Reading this compelling story, this reader felt a degree of shame to realize the fearful feelings I experienced in confronting this book. Stories of mistreated and misunderstood children often cause dread, fear, and strong feelings of unhappiness. I mourn for the children, the families and our intolerant society toward those who are different than others.

There is factual learning to be found in this presentation. The author includes new, important information about brain development. She explains terms and includes a glossary. She speaks of organizations, laws, schools, courts and more involved in this situation. Meaning, honesty and empathy are hallmarks of her writing. She creates a clear, readable text. As expected, different aspects of the story will appeal to different readers.

Nicole’s triumphant transformation occurs after many struggles. She and her family are an inspiration to others. This reader thanks the Maines family, so generous in sharing their story. It is a courageous and powerful book, but there is no discounting the fact it also takes putting aside fear and trembling for some to read it. I guess that calls for pride rather than shame. Hats off to this author Amy Ellis Nutt, the Maines family and most of all Nicole.

BLAST FROM THE PAST: SHRIMP AND WINGS FOR THE SUPER BOWL

Two recipes to anchor your Super Bowl Buffet. Often, favorites at our house in years past.

MIGHTY SWEET CHICKEN WINGS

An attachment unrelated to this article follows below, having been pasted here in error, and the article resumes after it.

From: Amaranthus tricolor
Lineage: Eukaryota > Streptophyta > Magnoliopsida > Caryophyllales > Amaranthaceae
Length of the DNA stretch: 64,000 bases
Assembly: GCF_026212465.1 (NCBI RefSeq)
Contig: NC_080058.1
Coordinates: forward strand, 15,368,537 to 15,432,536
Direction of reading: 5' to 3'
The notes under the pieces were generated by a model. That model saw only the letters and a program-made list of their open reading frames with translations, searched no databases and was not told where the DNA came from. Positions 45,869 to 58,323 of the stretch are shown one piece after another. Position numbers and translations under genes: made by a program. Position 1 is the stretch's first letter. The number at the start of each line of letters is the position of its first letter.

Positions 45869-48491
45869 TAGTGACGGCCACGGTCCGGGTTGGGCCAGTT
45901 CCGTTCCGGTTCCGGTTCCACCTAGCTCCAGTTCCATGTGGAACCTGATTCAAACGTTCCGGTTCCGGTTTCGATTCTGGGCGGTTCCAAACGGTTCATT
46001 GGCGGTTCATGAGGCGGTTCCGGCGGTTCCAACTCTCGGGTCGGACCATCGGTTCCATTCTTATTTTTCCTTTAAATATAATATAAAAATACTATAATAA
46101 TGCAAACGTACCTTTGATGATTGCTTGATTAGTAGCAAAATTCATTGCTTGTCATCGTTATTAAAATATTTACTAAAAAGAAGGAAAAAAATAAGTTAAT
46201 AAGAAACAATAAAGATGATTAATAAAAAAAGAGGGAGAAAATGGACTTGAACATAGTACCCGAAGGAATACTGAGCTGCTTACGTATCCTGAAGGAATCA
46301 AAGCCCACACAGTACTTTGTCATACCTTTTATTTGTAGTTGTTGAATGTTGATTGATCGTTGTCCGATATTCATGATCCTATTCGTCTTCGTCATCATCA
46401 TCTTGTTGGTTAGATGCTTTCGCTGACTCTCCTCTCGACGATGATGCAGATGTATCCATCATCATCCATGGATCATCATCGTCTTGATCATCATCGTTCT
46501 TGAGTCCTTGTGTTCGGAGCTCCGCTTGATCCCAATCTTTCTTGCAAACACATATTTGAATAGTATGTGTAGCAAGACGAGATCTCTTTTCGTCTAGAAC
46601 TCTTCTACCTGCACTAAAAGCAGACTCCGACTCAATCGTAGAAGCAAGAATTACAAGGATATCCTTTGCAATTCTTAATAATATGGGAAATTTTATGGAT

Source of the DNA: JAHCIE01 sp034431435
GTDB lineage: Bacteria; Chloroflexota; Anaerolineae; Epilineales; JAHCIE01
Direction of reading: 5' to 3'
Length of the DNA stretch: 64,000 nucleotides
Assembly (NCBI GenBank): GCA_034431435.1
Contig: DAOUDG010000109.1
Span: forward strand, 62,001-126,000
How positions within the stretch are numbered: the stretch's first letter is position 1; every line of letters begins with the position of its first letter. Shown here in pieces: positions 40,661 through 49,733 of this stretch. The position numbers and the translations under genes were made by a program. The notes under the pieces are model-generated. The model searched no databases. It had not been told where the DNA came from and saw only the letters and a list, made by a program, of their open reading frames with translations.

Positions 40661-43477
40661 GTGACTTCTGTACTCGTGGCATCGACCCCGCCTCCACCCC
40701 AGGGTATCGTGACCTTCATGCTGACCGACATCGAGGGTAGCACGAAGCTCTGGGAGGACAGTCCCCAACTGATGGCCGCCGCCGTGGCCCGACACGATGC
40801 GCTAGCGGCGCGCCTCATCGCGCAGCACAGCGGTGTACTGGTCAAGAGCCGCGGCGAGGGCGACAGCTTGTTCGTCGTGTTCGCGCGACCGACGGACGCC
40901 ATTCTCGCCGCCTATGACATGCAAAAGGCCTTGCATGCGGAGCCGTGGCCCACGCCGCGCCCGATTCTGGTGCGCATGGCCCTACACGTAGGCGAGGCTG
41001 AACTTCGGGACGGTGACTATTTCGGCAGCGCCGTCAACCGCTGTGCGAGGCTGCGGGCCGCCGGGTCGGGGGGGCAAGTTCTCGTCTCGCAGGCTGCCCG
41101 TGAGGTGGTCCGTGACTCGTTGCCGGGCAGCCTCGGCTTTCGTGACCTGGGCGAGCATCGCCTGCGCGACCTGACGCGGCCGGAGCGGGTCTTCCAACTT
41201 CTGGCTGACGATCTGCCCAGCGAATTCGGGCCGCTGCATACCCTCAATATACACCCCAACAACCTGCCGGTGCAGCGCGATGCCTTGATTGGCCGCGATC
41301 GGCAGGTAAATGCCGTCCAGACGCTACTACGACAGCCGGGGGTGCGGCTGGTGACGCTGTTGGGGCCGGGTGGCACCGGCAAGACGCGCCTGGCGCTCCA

2-3 pounds wings
1 10 oz. jar apricot preserves
1 bottle Wishbone Russian Dressing (red-oil type)
1 envelope Lipton onion soup mix

Mix sauce and pour into a 9×13 pan. Lay chicken on top
Bake one hour at 350. Turn wings after ½ hour.

Add some Frank’s Hot Sauce if you must, or also very good if you use peach salsa instead of the preserves. Less sweet, more heat.

These wings are easy to prep, different and delicious!

JERRY LEIN’S CHEESE SPREAD WITH SPRIMP

4 oz. small shrimp, fresh (cook briefly) or canned, rinsed and chopped
4 green onion stalks, chopped
2 tablespoons Worceshire Sauce
16 oz. Kraft Cheez Whiz
2 tablespoons lemon juice – optional

Mix first three ingredients together well with wooden spoon.

Add the Kraft Cheez Whiz and mix.

Spread on Triskit crackers and broil to warm.

When you pass these around, folks love them. So little prep effort for such a great taste.

Enjoy the 2018 Super Bowl and the food. Maybe you will throw in one of these recipes that will seem new but some folks will know, not so.

READING THIS WEEK REMINDS ME OF THE OSCAR RACE IN AN ODD WAY

Haven’t been out to the movies as much as I would like. I’m even behind with my reading. What is the world coming to?

My reading this week brings to mind those newspaper/magazine articles we will see soon with regard to the Oscar Awards Race, in which the critics have boxes filled with Who Will Win, Who Should Win, Who Do I Wish Would Win.